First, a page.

This is the third in a series of blogs by CATHARINE HYDON on the idea of professionalism in times of uncertainty—a conversation worth having. This blog explores how early childhood professionals can tune into families even when there are questions we can’t answer and futures we can’t know drawing on a professional code of ethics. Find more resources at the end of this blog.
Building strong and respectful relationships with families has always been a fundamental part of the way early childhood professionals work. Central to our pedagogical compass is the need to walk alongside families as their children’s first and most important teachers, building programs that enhance children learning and development.
In challenging times, the need for honest, open and respectful relationships is more significant than ever and poignantly more challenging to establish and maintain. As professionals, we are required to draw on our knowledge, practice experience and courage to navigate the daily connections with families who are (like us) stressed and very uncertain about what the future holds.
I have heard many stories in this unfolding crisis of families who, with the best of intentions centred around their children’s best interest, have challenged educators to come up with answers where none are known. From hygiene practices and managing social distancing with babies, to how fee subsidies and notice times will work, educators have spent hours talking through decisions and attempting to respond calmly to irate questions. To add to the complexity of these conversations, our varying beliefs and understanding about children and child-rearing practices are brought forward. Fractious conversations have followed as we attempt to be truthful with children about what is happening while at the same time, respectful of families views.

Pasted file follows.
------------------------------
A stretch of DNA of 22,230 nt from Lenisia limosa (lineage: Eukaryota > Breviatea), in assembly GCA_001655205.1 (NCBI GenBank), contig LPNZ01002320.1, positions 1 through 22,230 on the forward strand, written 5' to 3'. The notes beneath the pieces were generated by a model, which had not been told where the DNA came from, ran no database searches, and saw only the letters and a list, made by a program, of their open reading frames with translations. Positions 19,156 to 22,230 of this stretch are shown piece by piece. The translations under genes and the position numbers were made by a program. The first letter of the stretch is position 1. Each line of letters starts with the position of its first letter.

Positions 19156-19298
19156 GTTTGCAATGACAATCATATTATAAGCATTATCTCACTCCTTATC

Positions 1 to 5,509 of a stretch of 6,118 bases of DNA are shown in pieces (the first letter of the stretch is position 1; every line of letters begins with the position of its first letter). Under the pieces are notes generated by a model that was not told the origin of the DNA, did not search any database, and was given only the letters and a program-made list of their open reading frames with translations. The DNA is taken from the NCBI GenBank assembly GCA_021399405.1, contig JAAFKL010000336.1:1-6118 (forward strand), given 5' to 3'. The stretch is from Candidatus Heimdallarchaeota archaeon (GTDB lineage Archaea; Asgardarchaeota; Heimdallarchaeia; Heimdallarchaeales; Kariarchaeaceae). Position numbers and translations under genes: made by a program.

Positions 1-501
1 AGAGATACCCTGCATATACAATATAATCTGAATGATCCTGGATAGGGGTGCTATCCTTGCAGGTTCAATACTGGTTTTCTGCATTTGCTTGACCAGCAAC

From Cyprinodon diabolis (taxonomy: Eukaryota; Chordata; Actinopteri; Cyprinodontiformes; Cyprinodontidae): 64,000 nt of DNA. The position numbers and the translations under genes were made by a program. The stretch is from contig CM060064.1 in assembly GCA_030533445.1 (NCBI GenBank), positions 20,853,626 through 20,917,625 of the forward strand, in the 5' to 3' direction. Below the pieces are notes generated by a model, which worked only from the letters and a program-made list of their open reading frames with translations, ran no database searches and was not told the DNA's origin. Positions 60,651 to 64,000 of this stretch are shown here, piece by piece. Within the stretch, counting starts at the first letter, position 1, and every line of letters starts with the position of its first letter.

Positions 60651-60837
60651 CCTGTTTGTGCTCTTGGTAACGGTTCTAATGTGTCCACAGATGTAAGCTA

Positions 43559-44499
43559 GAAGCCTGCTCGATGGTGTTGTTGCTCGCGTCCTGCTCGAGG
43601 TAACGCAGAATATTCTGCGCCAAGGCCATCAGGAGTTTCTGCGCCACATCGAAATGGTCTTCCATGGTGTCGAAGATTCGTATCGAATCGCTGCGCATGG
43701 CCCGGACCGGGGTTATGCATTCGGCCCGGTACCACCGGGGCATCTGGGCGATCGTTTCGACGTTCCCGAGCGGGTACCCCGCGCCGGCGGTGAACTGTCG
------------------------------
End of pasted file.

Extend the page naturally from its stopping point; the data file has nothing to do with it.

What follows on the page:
Likewise, there are stories surfacing of families who although keeping their own children at home are agreeing to pay fees to maintain the viability of an early childhood service they value and to ensure the employment of educators who they can’t imagine not being part of their children’s lives. And in recognition of our professional expertise families are publicly sharing their admiration of the amazing contribution educator have made to their capacity to be a great parent to their children.
And all the while we are managing own anxieties at the growing uncertainty—many of these questions and concerns are also true for us. We stand in two worlds.
So how do we navigate our relationships with families in these difficult times? Is it our role to listen and refrain from comment? Or should we defend our decisions with resolve? Is it a combination of both? Is it a matter of doing the heavy lifting: rising above and demonstrating respect in the face of disrespect?
The ECA Code of Ethics provides childhood professionals with a way forward.
- Central to our ethical obligation is the requirement to recognise families as their child’s first and most important teacher and the right of families to make decisions in their children’s best interests even if we disagree (the safety of children notwithstanding). So, if a family does not want us to talk to their children in explicit terms about this crisis, we must respect their opinion.
- In the same vain and yes, a bit contradictory, we are invited to advocate for children as global citizens with rights and the capability to understand their world. Perhaps our ethical obligation is to tread lightly here. Listen, learn from families and offer our perspectives gently and carefully.
- And maybe as a final note and a starting point we ought to be explicit with families that these are taxing times and that we are in partnerships with them and our communities in our ‘shared responsibility for children’s learning, development and wellbeing’.
- To find the first and second blog in the series: Having each other’s back and Who do you believe?
- Find a webcast on leadership with Catharine Hydon and Dr Kate Highfield on leadership in challenging times here.
- Learn more about the ECA Code of Ethics here.